First, a modern employment policy has to be grounded in labor standards built for the modern labor force. The vast majority of Americans support increasing minimum wages and providing paid family and sick leave—just as states across the country are now doing. We need to learn from those innovations and make these bedrock principles of national policy so all who work earn a living wage and all who work can afford to start a family and care for family members when needed. The time has come to end the embarrassment of being the only industrialized country that does not ensure paid leave is available to all who work.
But closing the existing gaps between the winners and losers of globalization is not enough. We also must ensure we don’t make the same mistakes in the future as digital technologies continue to transform work. This will require two more initiatives.
Closing the existing gaps between the winners and losers of globalization is not enough.
First, we need investments in community economic development and innovation that build on local competitive advantages at a scale equivalent to the infrastructure and job creation investments of the New Deal. Anyone who travels overseas recognizes just how far behind the United States’s physical and digital infrastructure already is—and it will continue to lag behind if adequate investments are not forthcoming. This is perhaps the one area of near consensus across business, labor, and party lines—a consensus that needs to move from words to actions.
Second, we need forward-looking policies that ensure everyone shares in the potential of the digital revolution. This starts by ensuring the workforce of today and tomorrow have the skills and on-gong training—what many call life-long-learning—needed to participate effectively in the digital economy. That is why some form of jointly funded program (with contributions from workers, employers, and public) to support taking time needed for training and continuous education is so critical.
Training alone, however, will not ensure that workers will share in the benefits of new technologies. Workers also need to have a voice in defining the problems these technologies address and in the early stage design decisions that will affect their jobs. Today, as our research at MIT is discovering, more workers than ever before want to join a union. About half of the nonunion workforce—the equivalent of 58 million workers—have told us this in surveys, and the courageous teachers in states such as West Virginia, Oklahoma, and Arizona are speaking out more publicly for their right to fair pay.
I have no doubt that Perkins would be hearing these calls from the workforce—and she would be acting. The forms of worker voice and representation these workers want and need go far beyond those envisioned in the 1935 labor law. That law is now so out of date and failing so miserably that a new “clean slate” approach, as colleagues at the Harvard Center for Labor and Work Life have labeled it, is needed. This doesn’t mean we start in a vacuum, however. Just as the 1935 law built on innovations in collective bargaining that had been tested in the clothing industry, so too the best companies and the best union-management relationships in the U.S. today can serve as models for how to implement collaborative design processes that both generate improvements in productivity and new ways of working with advancing technologies. We can build, for instance, on successes such as the one that has served Kaiser Permanente and its workers and patients so well for the past twenty years.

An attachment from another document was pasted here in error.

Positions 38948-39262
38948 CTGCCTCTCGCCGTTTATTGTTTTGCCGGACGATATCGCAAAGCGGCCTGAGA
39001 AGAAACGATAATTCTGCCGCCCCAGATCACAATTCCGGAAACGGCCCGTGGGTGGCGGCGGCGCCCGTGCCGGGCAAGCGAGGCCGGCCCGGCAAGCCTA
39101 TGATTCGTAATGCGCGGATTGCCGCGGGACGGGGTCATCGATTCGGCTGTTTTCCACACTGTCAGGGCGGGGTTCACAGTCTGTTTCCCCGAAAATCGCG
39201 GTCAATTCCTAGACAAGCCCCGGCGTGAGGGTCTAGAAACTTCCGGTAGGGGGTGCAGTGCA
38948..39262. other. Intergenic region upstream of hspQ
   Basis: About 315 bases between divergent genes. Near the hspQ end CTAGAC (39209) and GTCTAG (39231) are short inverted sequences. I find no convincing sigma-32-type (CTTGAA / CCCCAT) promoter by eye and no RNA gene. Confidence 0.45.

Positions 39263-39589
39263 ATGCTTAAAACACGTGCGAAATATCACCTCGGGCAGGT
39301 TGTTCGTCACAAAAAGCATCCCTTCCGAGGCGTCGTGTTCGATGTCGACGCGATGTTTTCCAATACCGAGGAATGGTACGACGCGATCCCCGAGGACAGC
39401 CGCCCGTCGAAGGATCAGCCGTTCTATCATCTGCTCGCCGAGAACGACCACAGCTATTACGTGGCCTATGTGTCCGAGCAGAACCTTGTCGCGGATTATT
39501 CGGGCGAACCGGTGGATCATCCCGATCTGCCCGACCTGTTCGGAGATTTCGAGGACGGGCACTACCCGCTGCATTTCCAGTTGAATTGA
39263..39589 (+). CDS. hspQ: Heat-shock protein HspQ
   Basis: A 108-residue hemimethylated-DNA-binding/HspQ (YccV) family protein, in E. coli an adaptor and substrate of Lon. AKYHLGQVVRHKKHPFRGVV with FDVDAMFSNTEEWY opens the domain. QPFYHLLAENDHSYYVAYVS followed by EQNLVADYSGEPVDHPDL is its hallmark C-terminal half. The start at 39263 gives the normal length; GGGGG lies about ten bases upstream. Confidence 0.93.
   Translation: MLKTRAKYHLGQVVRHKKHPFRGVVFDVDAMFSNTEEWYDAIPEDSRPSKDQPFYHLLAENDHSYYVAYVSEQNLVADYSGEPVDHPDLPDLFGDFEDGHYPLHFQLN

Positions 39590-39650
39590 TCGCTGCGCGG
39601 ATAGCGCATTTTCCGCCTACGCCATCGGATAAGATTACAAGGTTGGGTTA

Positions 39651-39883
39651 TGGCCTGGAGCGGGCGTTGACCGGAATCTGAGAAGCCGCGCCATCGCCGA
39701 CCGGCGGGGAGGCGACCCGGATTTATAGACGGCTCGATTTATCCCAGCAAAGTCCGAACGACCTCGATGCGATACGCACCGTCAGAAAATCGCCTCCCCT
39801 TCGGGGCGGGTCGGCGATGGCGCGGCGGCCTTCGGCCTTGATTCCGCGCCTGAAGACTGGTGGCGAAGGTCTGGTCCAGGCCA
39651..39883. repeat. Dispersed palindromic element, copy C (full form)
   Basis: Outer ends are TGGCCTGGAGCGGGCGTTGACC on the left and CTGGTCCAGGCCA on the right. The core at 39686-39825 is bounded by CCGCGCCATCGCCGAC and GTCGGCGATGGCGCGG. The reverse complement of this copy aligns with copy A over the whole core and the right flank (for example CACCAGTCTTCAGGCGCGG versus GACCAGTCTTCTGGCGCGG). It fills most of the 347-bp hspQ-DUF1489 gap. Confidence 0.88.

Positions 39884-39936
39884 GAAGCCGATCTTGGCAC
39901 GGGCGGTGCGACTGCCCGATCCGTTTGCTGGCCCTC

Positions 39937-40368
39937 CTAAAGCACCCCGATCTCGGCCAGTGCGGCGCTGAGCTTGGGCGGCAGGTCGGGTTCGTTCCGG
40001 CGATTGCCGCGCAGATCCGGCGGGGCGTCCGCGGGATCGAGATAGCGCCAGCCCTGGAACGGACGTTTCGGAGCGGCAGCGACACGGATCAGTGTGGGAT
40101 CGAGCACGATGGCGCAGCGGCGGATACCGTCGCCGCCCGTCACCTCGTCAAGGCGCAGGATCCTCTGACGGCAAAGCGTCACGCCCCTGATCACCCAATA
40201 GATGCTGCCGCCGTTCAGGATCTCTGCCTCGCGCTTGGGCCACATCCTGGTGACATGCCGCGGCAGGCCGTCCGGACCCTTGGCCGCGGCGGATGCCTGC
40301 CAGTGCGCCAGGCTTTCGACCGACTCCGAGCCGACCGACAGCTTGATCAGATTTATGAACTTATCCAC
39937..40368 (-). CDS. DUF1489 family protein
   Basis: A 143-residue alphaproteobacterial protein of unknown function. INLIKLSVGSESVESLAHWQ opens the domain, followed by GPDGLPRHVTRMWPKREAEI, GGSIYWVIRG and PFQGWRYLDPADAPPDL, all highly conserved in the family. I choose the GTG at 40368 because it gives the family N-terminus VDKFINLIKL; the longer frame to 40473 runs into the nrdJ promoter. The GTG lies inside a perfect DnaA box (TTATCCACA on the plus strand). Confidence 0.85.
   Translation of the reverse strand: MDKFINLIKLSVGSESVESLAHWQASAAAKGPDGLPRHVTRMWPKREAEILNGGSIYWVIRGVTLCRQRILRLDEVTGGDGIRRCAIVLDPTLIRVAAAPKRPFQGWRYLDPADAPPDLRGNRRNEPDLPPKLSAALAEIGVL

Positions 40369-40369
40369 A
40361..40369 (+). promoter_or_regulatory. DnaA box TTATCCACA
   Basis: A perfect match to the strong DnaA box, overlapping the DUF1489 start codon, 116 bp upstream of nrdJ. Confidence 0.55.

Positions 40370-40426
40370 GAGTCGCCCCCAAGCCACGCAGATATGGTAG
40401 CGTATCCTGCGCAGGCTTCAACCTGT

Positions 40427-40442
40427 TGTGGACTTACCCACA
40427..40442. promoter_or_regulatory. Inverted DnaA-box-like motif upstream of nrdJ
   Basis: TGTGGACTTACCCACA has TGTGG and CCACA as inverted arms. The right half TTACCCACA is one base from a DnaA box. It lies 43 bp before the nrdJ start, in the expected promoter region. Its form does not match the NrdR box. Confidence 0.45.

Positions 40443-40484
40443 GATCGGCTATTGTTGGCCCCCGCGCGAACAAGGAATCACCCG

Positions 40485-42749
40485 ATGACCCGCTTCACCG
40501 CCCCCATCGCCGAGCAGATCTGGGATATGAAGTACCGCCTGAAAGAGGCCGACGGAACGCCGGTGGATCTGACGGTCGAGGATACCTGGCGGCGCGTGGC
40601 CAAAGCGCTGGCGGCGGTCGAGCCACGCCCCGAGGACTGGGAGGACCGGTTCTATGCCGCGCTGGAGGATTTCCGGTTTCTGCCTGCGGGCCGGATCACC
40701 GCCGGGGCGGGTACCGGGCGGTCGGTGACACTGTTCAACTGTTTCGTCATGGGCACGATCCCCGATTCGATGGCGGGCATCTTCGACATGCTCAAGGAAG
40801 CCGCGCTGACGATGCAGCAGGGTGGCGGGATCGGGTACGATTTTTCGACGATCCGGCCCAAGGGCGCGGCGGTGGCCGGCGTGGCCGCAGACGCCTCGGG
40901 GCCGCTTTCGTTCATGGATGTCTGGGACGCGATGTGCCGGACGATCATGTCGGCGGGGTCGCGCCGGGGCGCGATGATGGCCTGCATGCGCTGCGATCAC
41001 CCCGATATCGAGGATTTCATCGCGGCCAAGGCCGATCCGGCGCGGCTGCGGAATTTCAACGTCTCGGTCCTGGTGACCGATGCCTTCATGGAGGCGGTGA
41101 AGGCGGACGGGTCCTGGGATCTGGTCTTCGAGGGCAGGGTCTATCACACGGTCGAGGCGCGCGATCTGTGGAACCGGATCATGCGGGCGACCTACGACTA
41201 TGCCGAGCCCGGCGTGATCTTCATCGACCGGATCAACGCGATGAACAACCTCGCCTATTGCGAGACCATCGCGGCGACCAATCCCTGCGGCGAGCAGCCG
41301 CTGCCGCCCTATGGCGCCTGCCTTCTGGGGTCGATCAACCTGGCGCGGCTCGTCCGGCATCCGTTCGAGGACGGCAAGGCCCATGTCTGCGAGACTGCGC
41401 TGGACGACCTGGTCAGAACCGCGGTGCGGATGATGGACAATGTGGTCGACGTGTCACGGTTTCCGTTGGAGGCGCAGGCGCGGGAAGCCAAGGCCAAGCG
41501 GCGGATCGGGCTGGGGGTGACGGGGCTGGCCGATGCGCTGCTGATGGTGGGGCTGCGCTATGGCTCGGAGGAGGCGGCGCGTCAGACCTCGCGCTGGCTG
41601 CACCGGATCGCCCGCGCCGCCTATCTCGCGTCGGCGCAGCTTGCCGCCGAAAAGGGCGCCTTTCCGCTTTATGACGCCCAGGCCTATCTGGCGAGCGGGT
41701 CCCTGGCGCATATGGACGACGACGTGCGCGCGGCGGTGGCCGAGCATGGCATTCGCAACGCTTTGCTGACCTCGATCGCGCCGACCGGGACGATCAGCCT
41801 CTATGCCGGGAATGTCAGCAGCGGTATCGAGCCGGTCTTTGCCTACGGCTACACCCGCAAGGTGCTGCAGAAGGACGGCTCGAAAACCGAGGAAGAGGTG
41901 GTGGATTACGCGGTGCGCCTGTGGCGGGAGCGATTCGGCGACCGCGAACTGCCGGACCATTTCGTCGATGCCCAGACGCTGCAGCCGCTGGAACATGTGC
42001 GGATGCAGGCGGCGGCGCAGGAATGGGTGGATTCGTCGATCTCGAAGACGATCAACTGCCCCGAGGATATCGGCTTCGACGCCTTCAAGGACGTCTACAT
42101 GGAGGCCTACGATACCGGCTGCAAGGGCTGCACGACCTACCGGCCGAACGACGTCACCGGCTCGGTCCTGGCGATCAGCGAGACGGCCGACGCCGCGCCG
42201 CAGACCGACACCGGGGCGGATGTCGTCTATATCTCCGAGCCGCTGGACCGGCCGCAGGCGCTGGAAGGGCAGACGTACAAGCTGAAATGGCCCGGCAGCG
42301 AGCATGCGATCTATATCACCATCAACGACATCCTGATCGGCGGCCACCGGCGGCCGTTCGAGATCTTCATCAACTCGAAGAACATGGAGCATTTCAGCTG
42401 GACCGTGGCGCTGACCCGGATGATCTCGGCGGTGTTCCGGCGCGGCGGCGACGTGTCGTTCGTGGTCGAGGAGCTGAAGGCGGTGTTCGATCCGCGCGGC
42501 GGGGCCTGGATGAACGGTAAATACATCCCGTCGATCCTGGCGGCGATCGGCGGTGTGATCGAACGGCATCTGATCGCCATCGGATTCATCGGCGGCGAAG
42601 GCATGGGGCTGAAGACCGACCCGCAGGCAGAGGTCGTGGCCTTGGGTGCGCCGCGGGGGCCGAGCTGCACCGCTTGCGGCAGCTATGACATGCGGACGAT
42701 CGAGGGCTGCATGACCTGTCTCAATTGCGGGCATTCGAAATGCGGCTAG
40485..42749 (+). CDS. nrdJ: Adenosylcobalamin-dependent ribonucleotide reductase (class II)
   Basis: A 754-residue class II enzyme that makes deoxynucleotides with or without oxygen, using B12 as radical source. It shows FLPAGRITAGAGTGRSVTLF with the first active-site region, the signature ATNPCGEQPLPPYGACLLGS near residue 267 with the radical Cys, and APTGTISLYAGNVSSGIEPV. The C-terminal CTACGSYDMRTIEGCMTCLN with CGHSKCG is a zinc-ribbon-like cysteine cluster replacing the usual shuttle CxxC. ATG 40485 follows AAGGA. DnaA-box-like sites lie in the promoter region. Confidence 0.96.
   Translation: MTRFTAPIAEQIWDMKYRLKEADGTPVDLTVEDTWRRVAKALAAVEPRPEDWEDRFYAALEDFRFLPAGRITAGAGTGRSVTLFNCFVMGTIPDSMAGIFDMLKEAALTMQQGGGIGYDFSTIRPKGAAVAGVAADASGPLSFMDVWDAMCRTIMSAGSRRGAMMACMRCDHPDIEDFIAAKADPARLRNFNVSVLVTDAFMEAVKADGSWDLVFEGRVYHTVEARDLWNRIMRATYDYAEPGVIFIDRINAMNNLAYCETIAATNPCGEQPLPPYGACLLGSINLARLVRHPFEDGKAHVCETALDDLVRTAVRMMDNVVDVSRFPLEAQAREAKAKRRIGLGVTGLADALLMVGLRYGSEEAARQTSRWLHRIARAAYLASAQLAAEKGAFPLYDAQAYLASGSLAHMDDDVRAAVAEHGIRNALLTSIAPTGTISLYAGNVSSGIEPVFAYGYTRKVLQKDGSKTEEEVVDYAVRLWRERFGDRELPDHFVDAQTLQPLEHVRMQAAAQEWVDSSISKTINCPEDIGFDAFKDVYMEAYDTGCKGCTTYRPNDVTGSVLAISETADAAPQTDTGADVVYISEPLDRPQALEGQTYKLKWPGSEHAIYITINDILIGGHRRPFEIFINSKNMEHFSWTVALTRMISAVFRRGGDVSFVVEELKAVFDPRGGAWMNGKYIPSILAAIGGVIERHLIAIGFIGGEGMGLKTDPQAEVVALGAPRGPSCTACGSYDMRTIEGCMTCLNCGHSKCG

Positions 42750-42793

We can also go beyond the current boundaries of collective bargaining and allow new emerging models of worker voice and representation to grow and be tested. We should learn from the biggest and boldest labor mobilization of our century: the broad-based coalition of workers, managers, and customers at Market Basket who, in the summer of 2014, stood up to save the good company they helped build from being taken over by greedy shareowners. Their courageous actions sent a message heard across the country: U.S. workers and customers value successful companies that produce good profits, good jobs, good customer service, and are good citizens in their communities. These employees and customers ignored the constraints of labor law and in doing so successfully illustrated what is possible if we let people exercise their voices in new ways.
Workplace justice is too important to leave in the hands of a sham arbitration system.
A new “clean slate” law could account for much of this, but any new set of labor laws will only be as good as the tools and avenues available to enforce them. Given the current makeup of the Supreme Court—and, indeed, the entire federal judiciary—some new approaches will be needed to ensure workplace justice is served. A new integrated system of justice has to be grounded on fair, effective conflict resolution systems at the workplace that are available to all who work regardless of their employment status. These systems can draw on and embody the tried and true principles of due process developed over the years in labor arbitration and on the best practices of organizations that provide multiple options for addressing workplace issues such as ombuds’ advice, peer counseling and review, affinity group networks, and mediation.
Workplace systems, in turn, need to be backed up by specialized labor courts staffed with knowledgeable, experienced, and trusted judges. Workplace justice is too important to leave in the hands of the current and likely future judges dominating the federal judicial system or in the hands of sham arbitration systems lacking due process protections that many firms have implemented.
These, I believe, are the elements of a new forward-looking labor and employment policy that would live up to the legacy of Frances Perkins. Many of the conditions we face today are similar to those she recognized as needing decisive action and, with wisdom and courage, she took up the mantel of challenging the powerful forces favoring the status quo. Inspired by her today, we must do the same.